Business leaders discuss Oregon labor shortage

According to an Oregon economist, almost twice as many baby boomers are leaving the workforce as people in their twenties.

PORTLAND, Ore. — Economists in Oregon say the state’s labor shortage isn’t related to the pandemic, but to something that’s been going on for years.

At a recent breakfast hosted by the Portland Business Alliance and the Portland Business Journal, the labor shortage in the Portland metro area was discussed by a panel of business leaders and an economist from Oregon.

Oregon’s unemployment rate in September was 3.8%, up slightly from August’s unemployment rate of 3.7%, a level that matches the US rate and the pre-pandemic rate in ‘Oregon.

So where have all the workers gone?

“They all got jobs,” Oregon economist Christian Kaylor told the group of business leaders.

Kaylor said the greater Portland metro area over the past 12 months has added 67,000 new jobs, “more jobs than the Salt Lake City, Kansas City, Columbus, Ohio, Milwaukee areas combined over the same period.” .

Despite job growth, these positions are not being filled as quickly as they once were. This is largely due to the lack of available employees.

Baby boomers, or those in their 60s and 60s, are leaving the workforce faster than those in their 20s entering it, at a rate of about 2 to 1.

“When they leave the workforce, they continue to consume, they always buy,” Kaylor said.

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Combine that with the younger generations not having as many children as before.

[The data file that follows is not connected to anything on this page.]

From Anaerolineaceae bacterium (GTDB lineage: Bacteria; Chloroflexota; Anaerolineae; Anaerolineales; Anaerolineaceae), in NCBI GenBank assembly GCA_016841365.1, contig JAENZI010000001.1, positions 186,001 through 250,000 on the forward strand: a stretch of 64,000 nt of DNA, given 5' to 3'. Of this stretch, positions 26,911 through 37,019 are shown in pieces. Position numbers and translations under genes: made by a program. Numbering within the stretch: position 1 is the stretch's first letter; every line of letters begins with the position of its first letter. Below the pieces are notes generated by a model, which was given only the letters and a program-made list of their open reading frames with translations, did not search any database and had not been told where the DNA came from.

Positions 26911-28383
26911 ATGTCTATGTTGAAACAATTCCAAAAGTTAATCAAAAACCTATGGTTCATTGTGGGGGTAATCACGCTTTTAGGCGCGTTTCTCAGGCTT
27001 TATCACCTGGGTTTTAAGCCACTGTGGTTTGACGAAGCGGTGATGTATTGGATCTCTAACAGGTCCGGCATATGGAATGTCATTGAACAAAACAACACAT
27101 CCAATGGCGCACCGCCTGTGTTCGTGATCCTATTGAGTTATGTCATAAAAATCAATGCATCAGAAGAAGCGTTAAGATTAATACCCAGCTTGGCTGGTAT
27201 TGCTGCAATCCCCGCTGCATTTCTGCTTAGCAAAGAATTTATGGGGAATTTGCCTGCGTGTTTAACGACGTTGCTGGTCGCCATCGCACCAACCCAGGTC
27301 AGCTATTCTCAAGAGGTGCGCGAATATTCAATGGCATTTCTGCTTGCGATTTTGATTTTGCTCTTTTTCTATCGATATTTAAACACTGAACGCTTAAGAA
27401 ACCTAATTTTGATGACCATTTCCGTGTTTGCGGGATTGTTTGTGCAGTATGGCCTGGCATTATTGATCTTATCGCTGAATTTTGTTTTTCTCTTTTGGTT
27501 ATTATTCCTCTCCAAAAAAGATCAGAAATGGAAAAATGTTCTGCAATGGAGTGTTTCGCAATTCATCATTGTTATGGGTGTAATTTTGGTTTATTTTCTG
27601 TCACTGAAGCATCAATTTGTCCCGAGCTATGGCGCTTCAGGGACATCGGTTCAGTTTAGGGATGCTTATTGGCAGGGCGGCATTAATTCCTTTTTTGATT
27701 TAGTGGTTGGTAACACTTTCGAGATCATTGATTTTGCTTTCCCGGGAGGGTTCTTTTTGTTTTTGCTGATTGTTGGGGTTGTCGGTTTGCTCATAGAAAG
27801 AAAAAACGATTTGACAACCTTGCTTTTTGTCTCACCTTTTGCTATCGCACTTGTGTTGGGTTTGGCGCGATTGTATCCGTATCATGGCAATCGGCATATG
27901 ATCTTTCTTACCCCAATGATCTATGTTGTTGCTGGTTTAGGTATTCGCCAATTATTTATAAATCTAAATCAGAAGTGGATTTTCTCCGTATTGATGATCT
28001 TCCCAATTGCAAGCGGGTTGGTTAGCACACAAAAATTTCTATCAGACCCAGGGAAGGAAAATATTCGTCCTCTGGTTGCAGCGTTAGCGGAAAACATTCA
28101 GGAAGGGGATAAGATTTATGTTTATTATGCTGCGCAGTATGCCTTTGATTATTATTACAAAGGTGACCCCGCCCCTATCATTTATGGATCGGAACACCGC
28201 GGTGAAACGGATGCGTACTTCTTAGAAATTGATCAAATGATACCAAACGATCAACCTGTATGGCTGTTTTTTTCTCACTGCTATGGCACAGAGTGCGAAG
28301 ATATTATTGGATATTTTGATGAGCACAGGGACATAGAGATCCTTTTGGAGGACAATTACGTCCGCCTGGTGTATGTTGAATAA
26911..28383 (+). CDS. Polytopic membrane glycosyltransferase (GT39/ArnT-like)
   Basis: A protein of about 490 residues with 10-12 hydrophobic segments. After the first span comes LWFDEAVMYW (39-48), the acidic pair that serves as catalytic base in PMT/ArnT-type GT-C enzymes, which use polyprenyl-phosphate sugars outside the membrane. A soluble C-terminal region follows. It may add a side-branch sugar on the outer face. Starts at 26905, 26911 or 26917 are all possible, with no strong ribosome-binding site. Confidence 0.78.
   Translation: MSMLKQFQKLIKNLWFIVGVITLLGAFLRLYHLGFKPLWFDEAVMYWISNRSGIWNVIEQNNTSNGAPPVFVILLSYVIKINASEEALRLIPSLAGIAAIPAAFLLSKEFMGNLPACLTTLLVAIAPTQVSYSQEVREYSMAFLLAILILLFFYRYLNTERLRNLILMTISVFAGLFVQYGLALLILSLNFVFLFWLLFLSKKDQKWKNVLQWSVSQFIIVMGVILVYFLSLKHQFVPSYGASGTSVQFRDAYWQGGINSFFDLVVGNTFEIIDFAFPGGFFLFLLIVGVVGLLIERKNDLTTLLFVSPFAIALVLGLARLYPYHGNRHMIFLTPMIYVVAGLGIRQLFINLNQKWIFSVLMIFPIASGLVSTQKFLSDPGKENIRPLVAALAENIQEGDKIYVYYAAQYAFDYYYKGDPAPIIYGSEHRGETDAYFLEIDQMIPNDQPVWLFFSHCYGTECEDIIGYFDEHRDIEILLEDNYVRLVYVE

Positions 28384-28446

With this gap, businesses need to think outside the box and become competitive.

“You’re going to have to steal people from other industries,” said Jeff Detrick, vice president of Swire Coca-Cola. “Shamelessly, you’re going to have to recruit from other industries.

Detrick said his company began to focus on what he called “Training to Remember.”

“What we discovered was that we needed to create a career path for people who were in entry-level positions who wanted to grow and make more money,” Detrick said.

Anne Mersereau, vice president of human resources at Portland General Electric, said companies also need to rethink their hiring requirements.

“What are the other barriers to entry – and sometimes we can’t see them because we’re so used to having certain requirements for a job and not realizing that those requirements weed out a certain segment of the population,” he said. she declared. .

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Kaylor said to address the labor shortage, two things need to happen. First, businesses need to move towards more automation, which is currently happening with self-checkouts and self-ordering kiosks in restaurants.

“Grocery stores are doing more and more self-checkouts and I think that’s because they can’t find restaurant workers, they can’t find grocery checkouts,” Kaylor said.

Second, Kaylor said people need to start having more children. He said Portland was doing better than the national average, growing its senior population by 8% over the past 10 years, compared to 3% for the country.

“But over 10 years, that’s still not enough body for all of the economic demand, including the economic demand for goods and services from new retirees to meet this economic growth that we should see,” Kaylor said.

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